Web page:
Expert on fascism says that risk of unrest, authoritarianism is rising as Fed raises rates and a recession looms - Hans-Joachim Voth
As the Federal Reserve raises interest rates and a technical recession has hit the U.S. economy, the U.S. is more likely to experience social unrest and even authoritarianism, said Hans-Joachim Voth, Professor of Economics at the University of Zurich.
Voth said that recent economic events and a “fragile” democracy “raise the probability" of bad political outcomes, especially with "interest rates going up” and a looming recession.
“Once you have a recession, getting out of it takes time,” he said. “And a large stimulus comes with all sorts of extra baggage. And that might be the time when everything is going to hell, when you have the next election.”
Voth, whose research deals with the rise of fascism and sovereign debt crises, spoke with David Lin, Anchor and Producer at Kitco News.
Unrest and Budget Cuts
Voth’s work with Jacopo Ponticelli of Northwestern University shows that across Europe, from 1919 to 2008, budget cuts were associated with more social unrest. The research was published in The Journal of Comparative Economics in 2020.
“What we found is a pretty remarkable one-to-one relationship between rises in austerity, cutting expenditure on the one hand, and a broad set of measures of instability,” said Voth. “On one end of the spectrum you have revolutions, but you also have violent demonstrations and things like this. All of these events indicate that instability becomes much more likely as you cut expenditure and you make especially poor people less well off.”
When asked whether government spending and inflation could lead to unrest, Voth responded, “It’s just not something you see in the data… It’s a sign of political weakness typically that inflation takes off.”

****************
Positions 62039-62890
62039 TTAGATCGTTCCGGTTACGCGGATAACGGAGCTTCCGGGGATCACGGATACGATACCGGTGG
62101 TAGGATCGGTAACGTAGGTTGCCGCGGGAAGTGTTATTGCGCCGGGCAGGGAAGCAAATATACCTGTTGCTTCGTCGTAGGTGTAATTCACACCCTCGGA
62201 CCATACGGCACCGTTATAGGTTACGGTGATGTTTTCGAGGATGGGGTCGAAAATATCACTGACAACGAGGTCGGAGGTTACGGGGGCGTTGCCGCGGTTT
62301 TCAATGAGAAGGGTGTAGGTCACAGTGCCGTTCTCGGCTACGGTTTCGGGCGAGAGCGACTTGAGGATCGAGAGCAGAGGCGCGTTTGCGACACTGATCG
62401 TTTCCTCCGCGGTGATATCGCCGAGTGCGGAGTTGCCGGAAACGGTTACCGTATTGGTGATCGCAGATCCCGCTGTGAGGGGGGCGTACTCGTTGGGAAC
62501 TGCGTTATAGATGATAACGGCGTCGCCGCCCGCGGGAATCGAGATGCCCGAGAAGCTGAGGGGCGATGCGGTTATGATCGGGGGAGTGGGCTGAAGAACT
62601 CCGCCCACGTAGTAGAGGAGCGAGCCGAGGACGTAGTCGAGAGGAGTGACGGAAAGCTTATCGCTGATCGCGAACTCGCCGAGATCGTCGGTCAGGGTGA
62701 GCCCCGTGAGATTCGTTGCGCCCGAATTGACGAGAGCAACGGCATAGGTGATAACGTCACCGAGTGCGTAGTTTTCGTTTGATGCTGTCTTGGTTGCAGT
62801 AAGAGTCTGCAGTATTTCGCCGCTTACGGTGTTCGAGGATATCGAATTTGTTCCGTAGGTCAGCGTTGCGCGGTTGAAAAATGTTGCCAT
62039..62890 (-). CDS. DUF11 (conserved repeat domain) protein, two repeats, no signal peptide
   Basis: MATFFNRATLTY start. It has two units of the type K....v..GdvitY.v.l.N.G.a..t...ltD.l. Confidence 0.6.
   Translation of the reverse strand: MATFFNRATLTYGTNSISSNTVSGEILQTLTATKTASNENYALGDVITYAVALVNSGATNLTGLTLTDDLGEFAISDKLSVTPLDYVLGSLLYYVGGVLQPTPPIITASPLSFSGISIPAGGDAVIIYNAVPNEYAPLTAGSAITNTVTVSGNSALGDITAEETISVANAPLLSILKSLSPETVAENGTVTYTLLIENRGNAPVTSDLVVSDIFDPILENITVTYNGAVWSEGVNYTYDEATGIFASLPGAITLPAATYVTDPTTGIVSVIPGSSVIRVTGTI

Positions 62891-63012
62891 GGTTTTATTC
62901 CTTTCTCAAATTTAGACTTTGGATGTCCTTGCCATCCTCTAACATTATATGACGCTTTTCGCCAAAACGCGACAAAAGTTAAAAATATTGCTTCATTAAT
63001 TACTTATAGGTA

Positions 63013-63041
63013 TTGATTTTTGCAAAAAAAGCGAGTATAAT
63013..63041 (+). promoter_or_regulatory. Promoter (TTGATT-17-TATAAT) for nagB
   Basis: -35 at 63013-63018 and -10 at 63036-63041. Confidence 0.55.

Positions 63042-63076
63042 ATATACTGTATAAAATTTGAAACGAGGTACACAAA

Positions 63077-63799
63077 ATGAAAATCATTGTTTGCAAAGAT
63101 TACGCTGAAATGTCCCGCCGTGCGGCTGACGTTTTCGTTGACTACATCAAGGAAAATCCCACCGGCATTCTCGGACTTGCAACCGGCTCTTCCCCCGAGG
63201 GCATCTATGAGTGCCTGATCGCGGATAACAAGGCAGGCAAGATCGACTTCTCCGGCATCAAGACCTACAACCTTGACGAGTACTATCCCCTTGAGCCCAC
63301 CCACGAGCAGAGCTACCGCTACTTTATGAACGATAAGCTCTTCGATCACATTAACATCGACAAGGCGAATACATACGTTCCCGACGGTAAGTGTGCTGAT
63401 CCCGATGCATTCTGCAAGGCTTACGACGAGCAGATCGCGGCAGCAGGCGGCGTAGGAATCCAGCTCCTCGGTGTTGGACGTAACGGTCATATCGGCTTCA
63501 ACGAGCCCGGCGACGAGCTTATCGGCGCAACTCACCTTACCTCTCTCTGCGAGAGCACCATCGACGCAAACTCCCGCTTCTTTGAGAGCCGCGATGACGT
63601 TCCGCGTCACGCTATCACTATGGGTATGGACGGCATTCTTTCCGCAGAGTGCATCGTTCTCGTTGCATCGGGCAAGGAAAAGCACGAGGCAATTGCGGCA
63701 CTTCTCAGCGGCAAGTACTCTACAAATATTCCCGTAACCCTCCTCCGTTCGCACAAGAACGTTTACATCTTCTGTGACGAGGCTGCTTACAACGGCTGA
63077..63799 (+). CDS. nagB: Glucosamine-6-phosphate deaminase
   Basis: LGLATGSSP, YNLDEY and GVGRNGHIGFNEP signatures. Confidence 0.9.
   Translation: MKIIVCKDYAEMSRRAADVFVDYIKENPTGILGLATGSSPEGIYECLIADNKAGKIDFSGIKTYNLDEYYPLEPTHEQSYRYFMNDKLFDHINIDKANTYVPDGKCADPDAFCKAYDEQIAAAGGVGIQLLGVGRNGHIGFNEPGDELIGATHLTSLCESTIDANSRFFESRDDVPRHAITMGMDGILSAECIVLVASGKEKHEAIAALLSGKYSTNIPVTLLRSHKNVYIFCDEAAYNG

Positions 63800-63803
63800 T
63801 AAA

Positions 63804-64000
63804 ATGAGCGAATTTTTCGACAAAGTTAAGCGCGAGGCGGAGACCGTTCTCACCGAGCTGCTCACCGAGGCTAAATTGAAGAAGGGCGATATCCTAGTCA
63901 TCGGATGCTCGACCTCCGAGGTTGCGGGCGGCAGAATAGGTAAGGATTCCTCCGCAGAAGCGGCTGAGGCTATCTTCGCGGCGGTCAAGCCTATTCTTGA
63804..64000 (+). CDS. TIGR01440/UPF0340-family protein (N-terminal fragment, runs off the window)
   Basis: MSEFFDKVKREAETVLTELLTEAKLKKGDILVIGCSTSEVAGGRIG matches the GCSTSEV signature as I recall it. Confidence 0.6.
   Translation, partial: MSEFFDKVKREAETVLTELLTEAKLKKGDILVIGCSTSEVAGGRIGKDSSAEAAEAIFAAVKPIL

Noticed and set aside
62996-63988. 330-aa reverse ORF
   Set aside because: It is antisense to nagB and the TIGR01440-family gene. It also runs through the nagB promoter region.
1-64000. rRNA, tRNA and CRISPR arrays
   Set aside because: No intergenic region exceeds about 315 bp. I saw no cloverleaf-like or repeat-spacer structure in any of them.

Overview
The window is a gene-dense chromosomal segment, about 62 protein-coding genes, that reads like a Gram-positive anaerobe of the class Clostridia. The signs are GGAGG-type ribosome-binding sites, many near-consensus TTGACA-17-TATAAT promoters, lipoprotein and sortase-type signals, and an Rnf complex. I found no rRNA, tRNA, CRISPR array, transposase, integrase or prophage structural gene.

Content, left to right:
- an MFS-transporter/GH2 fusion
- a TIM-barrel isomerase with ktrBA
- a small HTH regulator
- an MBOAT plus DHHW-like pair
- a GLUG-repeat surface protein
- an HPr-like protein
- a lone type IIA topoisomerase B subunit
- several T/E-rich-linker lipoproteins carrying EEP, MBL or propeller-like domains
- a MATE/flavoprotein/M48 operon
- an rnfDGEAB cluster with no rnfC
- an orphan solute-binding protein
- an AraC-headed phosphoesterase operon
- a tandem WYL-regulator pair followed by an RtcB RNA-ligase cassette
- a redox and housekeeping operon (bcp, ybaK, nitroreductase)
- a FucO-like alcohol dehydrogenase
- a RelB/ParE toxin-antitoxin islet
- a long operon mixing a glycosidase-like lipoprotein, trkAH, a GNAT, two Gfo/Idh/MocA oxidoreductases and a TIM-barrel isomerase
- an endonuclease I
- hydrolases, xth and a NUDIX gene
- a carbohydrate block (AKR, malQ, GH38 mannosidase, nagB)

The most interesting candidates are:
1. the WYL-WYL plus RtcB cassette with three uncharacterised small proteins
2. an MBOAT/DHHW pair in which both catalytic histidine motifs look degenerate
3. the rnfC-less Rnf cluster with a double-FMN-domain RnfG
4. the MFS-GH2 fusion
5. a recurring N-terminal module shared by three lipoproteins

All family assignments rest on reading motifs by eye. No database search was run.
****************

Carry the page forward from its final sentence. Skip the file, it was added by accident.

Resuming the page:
He pointed out that Weimar Germany, which had a monthly inflation of 29,500 percent in October 1923, was hesitant to take strong measures to reduce inflation.
“The reason why [the government] never did anything about this is they were incredibly afraid that the communist, and also the right-wing parties at the time, would stage a revolution and just sweep away the newly-founded democratic regime,” Voth explained.
The Rise of the Nazis
Voth’s recent work, in The Journal of Finance, demonstrates that Germany’s 1931 banking crisis paved the way for the election of Adolf Hitler in 1933.
“In those areas most affected by banking failure, you see the biggest rises in Nazi support,” he said. “There’s obviously a direct mapping from bank failure to economic misery, but then there’s an interest twist.”
He proceeded to explain that of the two banks that failed, one had a “really prominent German-Jewish banker leading the bank,” and “it’s where this bank fails, and has branches affecting local people, that you see the biggest rise in support for the Nazi party.”
The implication, according to Voth, is that the banking failures amplified anti-Semitism and made the Nazi party more attractive to German voters.
“This narrative about the Jews conspiring with the elites of democratic Germany against the ordinary workers, the shopkeepers, and so forth, gained credibility,” he explained.
To find out Voth’s views on the gold standard, watch the video above